Ingestible origami robot

Ingestible origami robot


A team of researchers at MIT and elsewhere have developed a tiny origami robot that can unfold itself from a swallowed capsule to complete specific tasks within the body. The robot can remove foreign objects, it can patch wounds, or it can deliver medicine at designated locations. This new, ingestible robot builds on the teams previous work on mini origami robots, however the design of its body is significantly different. The challenge with with designing an ingestible robot is finding biocompatible materials that are easy to be controlled and amenable to the types of operations that are needed of the robot. To address this challenge the researchers tested about a dozen different possibilities for the structural material before settling on the type of dried pig intestine used in sausage casings. To demonstrate how the robot works, the researchers folded the structure into a capsule made of ice. The ice capsule travels down the esophagus into the stomach, where the ice melts away and the robot unfolds to its functional form. At this point, the robot can be controlled by an external magnetic field to do work such as the removal of a foreign object from the body. For example, every year, 3,500 swallowed button batteries are reported in the U.S. alone. The tiny batteries are digested normally but if they come into prolonged contact with the tissue of the esophagus or stomach, the batteries can burn the tissue and become embedded. Now, using the teams new robot, the battery could be removed without surgery. Once inside the stomach, the robot could be directed to attach to the battery. It could lift the battery from the stomach coating and then eliminate it through the digestive system. Next we would like to do in vivo experiments. We would also like to add sensors to the robot, and redesign the robot so that it is able to control itself without the need of an external magnetic field.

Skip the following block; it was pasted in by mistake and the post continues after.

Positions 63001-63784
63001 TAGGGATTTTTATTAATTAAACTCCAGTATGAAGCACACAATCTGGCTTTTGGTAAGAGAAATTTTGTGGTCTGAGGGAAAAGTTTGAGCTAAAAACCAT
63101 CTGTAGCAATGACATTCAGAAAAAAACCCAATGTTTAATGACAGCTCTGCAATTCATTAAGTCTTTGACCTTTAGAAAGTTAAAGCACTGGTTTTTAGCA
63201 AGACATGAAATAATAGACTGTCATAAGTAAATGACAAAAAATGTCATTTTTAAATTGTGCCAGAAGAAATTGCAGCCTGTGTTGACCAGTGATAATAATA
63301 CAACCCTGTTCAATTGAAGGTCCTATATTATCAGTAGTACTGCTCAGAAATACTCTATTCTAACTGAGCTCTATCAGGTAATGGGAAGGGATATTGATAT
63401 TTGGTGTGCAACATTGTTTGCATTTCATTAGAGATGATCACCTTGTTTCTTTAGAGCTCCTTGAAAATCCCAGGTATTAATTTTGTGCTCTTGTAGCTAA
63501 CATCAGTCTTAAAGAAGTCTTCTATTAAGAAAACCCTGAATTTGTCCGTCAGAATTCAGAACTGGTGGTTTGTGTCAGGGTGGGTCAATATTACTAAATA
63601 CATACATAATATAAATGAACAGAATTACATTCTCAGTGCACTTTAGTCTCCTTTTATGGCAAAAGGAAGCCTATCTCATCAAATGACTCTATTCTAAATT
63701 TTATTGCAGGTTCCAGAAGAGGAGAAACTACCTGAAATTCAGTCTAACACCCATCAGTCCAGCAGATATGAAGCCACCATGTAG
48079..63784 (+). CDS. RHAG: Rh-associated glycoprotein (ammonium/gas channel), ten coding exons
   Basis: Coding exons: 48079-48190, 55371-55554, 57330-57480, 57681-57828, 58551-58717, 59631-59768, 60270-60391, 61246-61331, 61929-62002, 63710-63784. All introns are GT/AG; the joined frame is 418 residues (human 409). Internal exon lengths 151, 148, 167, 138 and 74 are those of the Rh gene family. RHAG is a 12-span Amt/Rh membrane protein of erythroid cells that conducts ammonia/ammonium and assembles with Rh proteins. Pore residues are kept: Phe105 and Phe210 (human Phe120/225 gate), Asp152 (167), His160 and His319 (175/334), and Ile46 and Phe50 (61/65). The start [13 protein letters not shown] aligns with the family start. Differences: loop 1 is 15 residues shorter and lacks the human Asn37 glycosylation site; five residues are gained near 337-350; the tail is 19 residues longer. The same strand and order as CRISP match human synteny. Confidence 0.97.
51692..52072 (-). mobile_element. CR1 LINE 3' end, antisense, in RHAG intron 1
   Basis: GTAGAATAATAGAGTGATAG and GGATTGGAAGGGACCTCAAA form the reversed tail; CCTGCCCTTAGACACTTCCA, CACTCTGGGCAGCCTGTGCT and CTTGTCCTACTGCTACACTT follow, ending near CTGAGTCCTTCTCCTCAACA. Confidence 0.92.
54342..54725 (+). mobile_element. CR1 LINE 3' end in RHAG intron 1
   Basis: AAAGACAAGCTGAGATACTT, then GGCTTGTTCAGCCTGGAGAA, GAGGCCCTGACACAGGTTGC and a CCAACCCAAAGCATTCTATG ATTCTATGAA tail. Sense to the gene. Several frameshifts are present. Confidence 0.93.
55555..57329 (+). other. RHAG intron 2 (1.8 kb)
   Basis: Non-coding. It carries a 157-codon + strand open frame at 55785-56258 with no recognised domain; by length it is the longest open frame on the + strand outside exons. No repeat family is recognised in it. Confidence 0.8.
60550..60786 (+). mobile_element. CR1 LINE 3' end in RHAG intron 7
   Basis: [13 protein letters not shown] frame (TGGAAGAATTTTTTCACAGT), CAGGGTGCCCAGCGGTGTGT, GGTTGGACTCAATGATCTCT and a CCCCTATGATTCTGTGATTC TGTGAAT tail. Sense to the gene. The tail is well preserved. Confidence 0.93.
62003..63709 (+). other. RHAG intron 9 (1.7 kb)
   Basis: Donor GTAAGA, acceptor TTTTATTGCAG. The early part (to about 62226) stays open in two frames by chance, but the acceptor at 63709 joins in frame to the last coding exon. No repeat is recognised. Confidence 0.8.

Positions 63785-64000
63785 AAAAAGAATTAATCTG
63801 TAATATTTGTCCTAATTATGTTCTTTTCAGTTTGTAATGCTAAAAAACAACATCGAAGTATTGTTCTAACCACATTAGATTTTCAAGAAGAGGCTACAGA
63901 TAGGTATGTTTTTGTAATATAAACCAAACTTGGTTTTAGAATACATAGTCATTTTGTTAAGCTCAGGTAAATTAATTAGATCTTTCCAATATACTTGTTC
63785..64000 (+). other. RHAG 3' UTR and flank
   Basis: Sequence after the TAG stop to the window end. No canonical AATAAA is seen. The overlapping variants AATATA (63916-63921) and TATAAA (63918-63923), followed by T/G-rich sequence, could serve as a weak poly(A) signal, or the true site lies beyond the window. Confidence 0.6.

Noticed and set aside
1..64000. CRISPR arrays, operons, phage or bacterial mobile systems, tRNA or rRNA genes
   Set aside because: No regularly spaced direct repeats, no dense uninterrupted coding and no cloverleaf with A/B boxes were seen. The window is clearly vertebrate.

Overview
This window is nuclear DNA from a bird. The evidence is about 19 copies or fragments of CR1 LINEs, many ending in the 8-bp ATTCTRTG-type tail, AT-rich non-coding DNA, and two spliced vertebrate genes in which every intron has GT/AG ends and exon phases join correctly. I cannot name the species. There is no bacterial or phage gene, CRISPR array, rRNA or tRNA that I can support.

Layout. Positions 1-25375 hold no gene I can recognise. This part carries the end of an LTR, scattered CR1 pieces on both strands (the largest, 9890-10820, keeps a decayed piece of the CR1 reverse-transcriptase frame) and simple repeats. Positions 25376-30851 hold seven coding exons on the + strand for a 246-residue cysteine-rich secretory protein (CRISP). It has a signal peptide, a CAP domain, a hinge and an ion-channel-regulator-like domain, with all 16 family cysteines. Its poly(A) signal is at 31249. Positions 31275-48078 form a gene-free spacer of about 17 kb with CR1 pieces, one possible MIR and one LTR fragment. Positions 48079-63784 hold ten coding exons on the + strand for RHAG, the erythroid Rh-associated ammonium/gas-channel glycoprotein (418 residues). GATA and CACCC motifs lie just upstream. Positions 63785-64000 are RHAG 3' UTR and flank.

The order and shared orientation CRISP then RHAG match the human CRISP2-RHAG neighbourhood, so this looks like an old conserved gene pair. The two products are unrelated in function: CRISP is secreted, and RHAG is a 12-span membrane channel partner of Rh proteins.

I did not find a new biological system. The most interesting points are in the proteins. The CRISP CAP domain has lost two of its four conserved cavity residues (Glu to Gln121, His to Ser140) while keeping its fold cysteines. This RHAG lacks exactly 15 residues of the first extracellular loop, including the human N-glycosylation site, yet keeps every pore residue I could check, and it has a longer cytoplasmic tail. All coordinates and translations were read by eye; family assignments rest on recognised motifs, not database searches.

100 Replies to “Ingestible origami robot”

  1. We're one step closer to nanobots with AI that will take over the human body and destroy humanity as we know it!

  2. two problems, so we have to swallow a ice cube (that's hard)…. pork intestines seriously…. what about vegetarians?

  3. Think I read this wrong, I thought it was a robot that made ingestible origami, I guess the actual thing makes more sense though.

  4. right now it's no robot at all. You move the thing with magnets manually. It's a magnetic controlled tool. I think it's quite cool but it's no robot and the next evolution step mentioned is far, far, far beyond this technology.

  5. +Use J to go back 10 seconds. K to pause the video and L to jump forward. videos. You're welcome.

  6. I don't get how this is a robot, it is a magnet connected to pig intestine… I didn't know that when I made origami swans that I was making robots.

  7. what would the visit to the doctor of ice be like? do they do it right in their office, or is it still more like a OR? And what do they do like how do they make the magnetic field outside?

  8. Cool Story Bro but….. that's not a Robot.

    Not

    even

    A

    Little

    BIT……. commnet TYSON FURY is a crabstick if you read this 😀 xx

  9. What an interesting advancement… could change the way invasive digestive surgery is handled in the future.

  10. lol their target market is so small, it's almost not worth even making it lol (but still cool idea)

  11. I'm guessing you'll need to swallow another "robot" to dislodge this useless piece of shit when it gets stuck in your stomach after it's done humping the battery.

  12. Origami has been really helpful to us eh. Isn't that not what we used to in order to fold the satellites solar panels?

  13. Omg I have a great idea attach guns to its person with cancer swallows 1million of them with tiny guns than when in u they can have a war with the cancer lol😂😂😂😂😂😂

  14. Oh, no…You swallowed a toxic battery, and it became stuck
    Lets put a toxic magnet inside of you to get it out.
    Oh it got stuck too….
    Welcome to MIT

  15. But if you're using such a powerful magnetic field, why don't you just pull the batteries out using a magnet? Like attached to a string that they swallow or something. Not fun sounding, but MUCH simpler than a robot.

    (Ik this only applies to the battery example, but it's what they used so it's what I'm using)

  16. Your tutorials are pretty damn good! I liked and subscribed 😉 Maybe check me out! I do the same type of videos!

  17. the "robot" was still in pill form when it stuck to the battery. it didnt have to move at all. im not understanding the demonstration.

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